Exempt accommodation – Where are we now?

It is some time since we have been able to provide any update on what is happening with Supported Exempt Accommodation and how it is to be treated under the new reforms. As you may remember, Sitra produced a detailed flow chart and guidance to help providers understand what did and did not constitute exempt accommodation and a series of regular updated FAQs. Both of these can be found on our newly developed website here.

Since then, Sitra and other organisations have been heavily engaged in discussions with both DCLG and the DWP to try and identify a solution to the gulf between stated intention – ie to remove the housing costs of supported exempt accommodation from Universal Credit in the short term – in order that a long term solution to how the housing costs could be paid in the future.

Late last night (4th April 2013) Sitra received a letter from Lord Freud restating his commitment to identify a solution and some of the key parts of the letter are noted in this blog:-

“It has recently been brought to our attention that much of the existing provision does not meet the precise definition of supported ‘exempt’ accommodation. This has, understandably, caused concern amongst providers.

 We would like to make clear our intention to protect providers from any unintended consequences. For example, we wish to protect refuges and hostels where care is provided by or arranged through a ‘managing agent’ rather than the landlord. Such arrangements may not meet the precise definition of exempt accommodation but in all other ways the provision is identical to that which does”

In the letter, Lord Freud refers to his intention being focussed on taking supported accommodation outside of Universal Credit. However, this is not the only concern. The letter makes it apparent that there is nothing immediate going to happen to sort out the ‘unintended consequence’ of the current situation. However, for projects affected by the bedroom tax, the consequences are being felt already. By the end of September, the household benefit cap will also have been rolled out beyond the four London boroughs it is currently being tested in. Time is not on Lord Freud’s or our side. We are aware that some supported housing projects are already being affected by the size criteria – and some of those include refuges and exactly the kind of projects that the DWP has been so vocal in stating their support for.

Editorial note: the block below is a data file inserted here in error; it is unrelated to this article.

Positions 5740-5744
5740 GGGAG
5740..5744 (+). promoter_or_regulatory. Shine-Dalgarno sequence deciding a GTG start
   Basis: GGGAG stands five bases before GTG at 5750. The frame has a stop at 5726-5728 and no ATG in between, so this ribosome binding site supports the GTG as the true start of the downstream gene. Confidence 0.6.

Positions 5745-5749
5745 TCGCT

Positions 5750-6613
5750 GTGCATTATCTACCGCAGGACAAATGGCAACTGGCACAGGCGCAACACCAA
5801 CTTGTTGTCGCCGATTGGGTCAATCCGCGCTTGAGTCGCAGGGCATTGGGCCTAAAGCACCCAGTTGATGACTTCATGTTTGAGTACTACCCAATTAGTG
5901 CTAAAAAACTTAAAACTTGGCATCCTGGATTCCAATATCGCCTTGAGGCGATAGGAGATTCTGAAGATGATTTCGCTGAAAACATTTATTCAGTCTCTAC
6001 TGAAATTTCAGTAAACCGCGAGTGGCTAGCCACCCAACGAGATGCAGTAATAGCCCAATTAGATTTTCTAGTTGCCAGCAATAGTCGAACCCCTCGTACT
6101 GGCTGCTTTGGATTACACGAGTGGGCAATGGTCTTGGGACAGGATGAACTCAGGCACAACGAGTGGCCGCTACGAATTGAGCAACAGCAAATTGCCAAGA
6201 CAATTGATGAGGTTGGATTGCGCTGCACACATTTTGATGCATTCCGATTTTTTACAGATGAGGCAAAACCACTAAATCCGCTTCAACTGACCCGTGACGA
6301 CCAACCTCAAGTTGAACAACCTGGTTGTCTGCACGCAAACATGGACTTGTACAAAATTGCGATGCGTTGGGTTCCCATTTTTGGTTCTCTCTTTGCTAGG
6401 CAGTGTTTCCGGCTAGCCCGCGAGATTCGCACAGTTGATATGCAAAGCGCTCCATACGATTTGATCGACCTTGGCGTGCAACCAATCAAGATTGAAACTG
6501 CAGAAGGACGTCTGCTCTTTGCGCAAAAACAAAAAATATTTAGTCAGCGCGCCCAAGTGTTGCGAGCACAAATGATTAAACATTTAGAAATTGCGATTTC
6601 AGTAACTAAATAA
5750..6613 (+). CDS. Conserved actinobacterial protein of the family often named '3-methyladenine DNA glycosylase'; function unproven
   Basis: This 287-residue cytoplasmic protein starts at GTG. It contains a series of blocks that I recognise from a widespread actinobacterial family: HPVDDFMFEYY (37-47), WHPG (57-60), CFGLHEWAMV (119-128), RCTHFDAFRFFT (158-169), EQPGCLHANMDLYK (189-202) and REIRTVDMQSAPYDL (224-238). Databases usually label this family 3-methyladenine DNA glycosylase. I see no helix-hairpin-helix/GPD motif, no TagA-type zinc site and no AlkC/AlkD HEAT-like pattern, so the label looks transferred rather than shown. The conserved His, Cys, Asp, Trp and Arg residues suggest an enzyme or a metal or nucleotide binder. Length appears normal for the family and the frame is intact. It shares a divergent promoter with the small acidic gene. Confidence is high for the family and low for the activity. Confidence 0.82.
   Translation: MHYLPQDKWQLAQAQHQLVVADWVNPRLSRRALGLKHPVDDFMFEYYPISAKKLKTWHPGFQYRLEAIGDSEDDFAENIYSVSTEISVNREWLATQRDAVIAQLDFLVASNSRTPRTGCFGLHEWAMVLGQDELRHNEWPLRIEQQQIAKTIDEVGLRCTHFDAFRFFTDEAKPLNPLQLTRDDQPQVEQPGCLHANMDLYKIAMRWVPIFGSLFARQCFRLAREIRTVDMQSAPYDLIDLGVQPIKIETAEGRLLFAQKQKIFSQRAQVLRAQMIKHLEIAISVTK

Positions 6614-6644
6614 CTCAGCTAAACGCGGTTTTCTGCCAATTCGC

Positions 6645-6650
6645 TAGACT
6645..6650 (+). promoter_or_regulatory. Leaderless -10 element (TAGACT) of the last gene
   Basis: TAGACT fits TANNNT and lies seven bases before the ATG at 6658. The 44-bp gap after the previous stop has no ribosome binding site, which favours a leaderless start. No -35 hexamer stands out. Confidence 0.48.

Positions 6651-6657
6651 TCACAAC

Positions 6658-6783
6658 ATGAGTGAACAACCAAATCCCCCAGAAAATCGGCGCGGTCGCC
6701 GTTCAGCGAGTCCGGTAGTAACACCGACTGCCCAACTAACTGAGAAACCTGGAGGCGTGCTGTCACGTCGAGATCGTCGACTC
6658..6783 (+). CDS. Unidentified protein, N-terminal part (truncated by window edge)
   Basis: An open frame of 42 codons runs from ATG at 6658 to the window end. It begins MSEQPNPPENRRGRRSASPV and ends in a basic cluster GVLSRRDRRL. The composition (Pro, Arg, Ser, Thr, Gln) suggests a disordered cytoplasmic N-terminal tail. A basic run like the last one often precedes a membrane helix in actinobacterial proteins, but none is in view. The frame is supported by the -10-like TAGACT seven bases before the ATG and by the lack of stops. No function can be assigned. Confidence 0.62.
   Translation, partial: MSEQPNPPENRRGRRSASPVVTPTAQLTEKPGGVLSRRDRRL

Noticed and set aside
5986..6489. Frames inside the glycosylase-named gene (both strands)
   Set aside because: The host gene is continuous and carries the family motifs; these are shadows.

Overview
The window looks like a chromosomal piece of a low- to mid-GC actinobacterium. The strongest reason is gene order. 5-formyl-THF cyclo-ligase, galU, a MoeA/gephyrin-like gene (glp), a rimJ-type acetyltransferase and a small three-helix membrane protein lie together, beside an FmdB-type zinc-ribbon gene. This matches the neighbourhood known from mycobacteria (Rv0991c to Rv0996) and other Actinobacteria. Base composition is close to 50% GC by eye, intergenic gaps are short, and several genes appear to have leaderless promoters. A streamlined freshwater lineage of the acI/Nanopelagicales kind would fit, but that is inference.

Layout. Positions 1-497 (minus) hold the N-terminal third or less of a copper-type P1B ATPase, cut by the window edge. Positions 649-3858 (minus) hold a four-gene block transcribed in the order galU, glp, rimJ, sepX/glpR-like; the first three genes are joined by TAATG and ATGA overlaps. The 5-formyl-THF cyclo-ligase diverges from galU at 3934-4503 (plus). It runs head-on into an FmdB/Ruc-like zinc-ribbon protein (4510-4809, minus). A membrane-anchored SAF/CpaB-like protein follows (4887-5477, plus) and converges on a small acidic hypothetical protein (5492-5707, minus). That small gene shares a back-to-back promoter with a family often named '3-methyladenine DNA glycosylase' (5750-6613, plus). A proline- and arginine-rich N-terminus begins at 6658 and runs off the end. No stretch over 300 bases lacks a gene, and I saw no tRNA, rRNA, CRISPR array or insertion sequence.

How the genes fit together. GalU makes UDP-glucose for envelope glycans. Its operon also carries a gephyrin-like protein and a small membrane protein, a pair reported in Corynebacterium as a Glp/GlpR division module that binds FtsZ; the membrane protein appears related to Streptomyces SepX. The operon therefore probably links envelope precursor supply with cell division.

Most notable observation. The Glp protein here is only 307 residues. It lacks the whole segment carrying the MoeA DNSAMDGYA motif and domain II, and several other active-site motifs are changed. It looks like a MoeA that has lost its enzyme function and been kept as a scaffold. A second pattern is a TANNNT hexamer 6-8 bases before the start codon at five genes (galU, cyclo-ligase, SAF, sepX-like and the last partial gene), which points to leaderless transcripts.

Although it is of note that alongside this letter, earlier in February the DWP also issued an urgent bulletin to Housing Benefit departments on this issue. The circular HBCTB/U1/2013.highlighted concerns raised by providers that HB departments were interpreting the new requirements to include the numbers of exempt accommodation in the housing benefit extract as a rationale to review previous claims and make adjustments to accommodation. This is of course concurrent with what Lord Freud’s current letter is saying – in a sense that he was anticipating that this concession to supported housing would not generate change within the sector. Later on in his letter he states:-

“Finally, I would like to use this opportunity to assure you that I am determined that our reforms will maintain a viable supported housing sector”

 In other parts of the letter he talks about the need to ‘develop workable solutions’ and it is apparent that whilst he is acknowledging the challenge inherent in the current definition for managing agents – there are many other situations where the current definition does not include provision – which up until now has been treated in the same way as accommodation that does fit in. This is a complex area, and one where no ‘quick fix’ has come to the fore – either for the short term, or for the long term treatment of housing costs of supported housing. Without an answer soon – the government’s stated ambition to ‘maintain a viable’ sector have the potential to be undermined by the hundreds of  different HB authorities interpreting the current ‘guidance’ in different ways.

 

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